# total variation measure vs. total variation of its distribution function

Let's say that $f:[0, \infty)\rightarrow \mathbb{R}$ for simplicity, although the question is also intended for a variety of other types of domains. (Probably interval is all that is required.)

Suppose that $f$ is of bounded variation on finite intervals, and cadlag. Then although it is not possible to find a signed measure $\mu$ for which $\mu((a, b])=f(b)-f(a)$, it is possible to do so uniquely on finite intervals within the domain of f of that type. (left open, right closed.) So let us say that we take $(a', b'] \subset [0, \infty)$ and we obtain the measure $\nu$ corresponding to f restricted to $(a', b']$ Is it true that $|\nu|((a', b'])=TV(f|_{[a,b]})$? Here TV means total variation, and the absolute value signs denote total variation norm of a measure. The sup implied on the LHS is clearly more inclusive than the one on the right, which allows only finite interval partitions. How do I go the other way?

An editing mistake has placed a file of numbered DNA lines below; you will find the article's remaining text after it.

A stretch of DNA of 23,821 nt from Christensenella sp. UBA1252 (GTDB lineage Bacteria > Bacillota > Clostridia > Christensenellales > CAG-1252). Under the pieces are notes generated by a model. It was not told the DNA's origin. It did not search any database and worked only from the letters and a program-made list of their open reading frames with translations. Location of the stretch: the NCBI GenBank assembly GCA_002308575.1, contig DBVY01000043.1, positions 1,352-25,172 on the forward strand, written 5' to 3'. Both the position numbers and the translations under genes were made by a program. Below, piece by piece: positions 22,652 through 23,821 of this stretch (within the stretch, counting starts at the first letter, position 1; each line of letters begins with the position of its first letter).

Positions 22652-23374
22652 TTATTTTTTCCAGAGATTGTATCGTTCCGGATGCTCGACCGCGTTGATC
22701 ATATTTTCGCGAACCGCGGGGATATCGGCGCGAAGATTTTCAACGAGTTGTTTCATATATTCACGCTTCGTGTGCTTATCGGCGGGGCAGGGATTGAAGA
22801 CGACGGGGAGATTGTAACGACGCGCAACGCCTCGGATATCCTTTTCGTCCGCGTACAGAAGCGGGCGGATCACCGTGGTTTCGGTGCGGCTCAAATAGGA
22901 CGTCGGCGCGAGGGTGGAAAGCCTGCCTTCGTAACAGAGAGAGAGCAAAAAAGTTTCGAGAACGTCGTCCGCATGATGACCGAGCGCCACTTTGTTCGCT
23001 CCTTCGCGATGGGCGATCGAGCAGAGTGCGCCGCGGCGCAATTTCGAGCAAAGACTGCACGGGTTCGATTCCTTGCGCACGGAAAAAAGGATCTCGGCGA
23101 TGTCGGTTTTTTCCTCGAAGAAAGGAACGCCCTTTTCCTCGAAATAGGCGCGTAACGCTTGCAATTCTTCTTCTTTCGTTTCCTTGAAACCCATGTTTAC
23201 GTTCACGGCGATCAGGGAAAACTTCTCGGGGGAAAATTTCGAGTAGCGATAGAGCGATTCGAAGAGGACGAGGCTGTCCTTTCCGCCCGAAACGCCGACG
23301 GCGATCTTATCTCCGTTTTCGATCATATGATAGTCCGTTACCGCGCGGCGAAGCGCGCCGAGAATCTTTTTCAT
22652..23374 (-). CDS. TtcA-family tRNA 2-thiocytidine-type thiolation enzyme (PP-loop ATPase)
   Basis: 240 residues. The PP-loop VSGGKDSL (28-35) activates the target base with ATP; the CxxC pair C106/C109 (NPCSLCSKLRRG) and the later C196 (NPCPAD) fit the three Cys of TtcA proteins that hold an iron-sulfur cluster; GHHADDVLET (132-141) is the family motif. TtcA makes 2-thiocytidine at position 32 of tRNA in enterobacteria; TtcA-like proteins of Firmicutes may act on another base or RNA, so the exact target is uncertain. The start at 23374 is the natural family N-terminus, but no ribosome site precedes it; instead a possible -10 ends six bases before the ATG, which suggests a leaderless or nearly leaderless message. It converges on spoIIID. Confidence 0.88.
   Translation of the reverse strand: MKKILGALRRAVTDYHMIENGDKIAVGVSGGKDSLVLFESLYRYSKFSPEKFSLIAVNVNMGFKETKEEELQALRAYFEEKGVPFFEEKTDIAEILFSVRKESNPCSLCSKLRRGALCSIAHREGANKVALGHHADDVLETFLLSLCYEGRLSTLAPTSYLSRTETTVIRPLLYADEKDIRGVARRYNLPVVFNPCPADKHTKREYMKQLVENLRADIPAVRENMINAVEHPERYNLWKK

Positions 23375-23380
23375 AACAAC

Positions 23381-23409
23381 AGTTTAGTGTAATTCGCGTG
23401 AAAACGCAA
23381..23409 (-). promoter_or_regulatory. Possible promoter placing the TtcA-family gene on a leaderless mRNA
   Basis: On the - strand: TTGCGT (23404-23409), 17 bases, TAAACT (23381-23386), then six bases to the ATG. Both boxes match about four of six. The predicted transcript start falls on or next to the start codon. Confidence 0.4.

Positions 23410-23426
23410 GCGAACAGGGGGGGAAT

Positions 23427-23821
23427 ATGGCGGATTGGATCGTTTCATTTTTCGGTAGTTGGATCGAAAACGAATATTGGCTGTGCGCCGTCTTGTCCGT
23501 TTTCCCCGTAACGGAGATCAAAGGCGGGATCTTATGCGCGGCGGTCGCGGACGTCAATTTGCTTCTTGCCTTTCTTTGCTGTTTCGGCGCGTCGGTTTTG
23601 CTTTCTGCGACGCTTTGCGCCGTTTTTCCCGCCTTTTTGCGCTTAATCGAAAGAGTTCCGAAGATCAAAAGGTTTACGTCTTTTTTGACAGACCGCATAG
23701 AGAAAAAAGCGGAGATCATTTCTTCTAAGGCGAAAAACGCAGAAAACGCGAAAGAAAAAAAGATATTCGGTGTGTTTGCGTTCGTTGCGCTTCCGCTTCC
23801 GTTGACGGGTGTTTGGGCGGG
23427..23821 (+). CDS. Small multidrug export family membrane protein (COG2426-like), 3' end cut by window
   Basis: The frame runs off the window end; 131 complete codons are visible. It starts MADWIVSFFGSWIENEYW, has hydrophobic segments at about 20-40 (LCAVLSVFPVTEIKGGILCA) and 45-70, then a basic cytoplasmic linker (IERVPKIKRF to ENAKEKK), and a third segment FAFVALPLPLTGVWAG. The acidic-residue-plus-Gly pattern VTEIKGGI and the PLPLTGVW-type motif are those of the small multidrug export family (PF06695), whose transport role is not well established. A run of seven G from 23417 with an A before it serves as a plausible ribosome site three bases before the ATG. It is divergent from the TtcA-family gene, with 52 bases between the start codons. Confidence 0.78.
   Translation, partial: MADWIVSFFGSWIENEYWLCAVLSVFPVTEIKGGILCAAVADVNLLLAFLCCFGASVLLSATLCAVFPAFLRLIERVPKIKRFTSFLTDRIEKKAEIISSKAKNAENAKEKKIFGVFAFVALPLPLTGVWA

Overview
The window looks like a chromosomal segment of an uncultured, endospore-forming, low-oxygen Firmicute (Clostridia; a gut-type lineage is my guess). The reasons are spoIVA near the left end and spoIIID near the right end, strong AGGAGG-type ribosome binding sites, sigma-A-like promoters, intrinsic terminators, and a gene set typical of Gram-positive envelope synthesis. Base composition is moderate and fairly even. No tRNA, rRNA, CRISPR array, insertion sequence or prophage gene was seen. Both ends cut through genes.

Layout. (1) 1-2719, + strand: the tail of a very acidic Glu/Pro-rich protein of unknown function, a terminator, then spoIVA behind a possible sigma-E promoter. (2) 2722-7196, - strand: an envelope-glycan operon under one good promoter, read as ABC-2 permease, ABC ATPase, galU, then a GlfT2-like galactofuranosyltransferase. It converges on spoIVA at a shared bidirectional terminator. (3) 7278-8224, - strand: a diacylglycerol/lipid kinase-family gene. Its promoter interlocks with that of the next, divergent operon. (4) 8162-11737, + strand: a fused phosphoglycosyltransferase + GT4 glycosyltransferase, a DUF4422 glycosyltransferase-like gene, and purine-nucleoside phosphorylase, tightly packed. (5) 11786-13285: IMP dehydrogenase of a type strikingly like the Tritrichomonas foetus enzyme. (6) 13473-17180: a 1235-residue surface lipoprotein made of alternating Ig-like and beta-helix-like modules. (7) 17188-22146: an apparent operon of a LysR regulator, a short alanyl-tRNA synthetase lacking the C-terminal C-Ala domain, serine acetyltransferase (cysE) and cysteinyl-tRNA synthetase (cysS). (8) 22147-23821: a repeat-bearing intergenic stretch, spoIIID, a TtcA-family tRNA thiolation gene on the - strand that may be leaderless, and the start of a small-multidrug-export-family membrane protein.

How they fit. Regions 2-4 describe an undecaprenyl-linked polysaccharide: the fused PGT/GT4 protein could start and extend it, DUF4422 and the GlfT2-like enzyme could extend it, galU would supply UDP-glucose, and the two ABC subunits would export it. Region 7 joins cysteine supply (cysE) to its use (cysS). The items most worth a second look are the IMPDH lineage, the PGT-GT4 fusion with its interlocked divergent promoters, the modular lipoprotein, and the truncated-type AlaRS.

• Once this is shown, then by summing the positive and negative variation we would extract as a corollary that the operation of taking total variation and passing between BV functions and signed measures (via distribution function) commutes. In order to deliver what is promised, we use the uniqueness property of the Jordan decomposition for both the function and measure side. Starting with the more demanding measure side, obtain the Jordan decomposition $\mu=\mu_+-\mu_-$. Observe that the minimum property of the measures is apparently stronger than for functions, and use uniqueness. – Jeff Jul 4 '15 at 19:21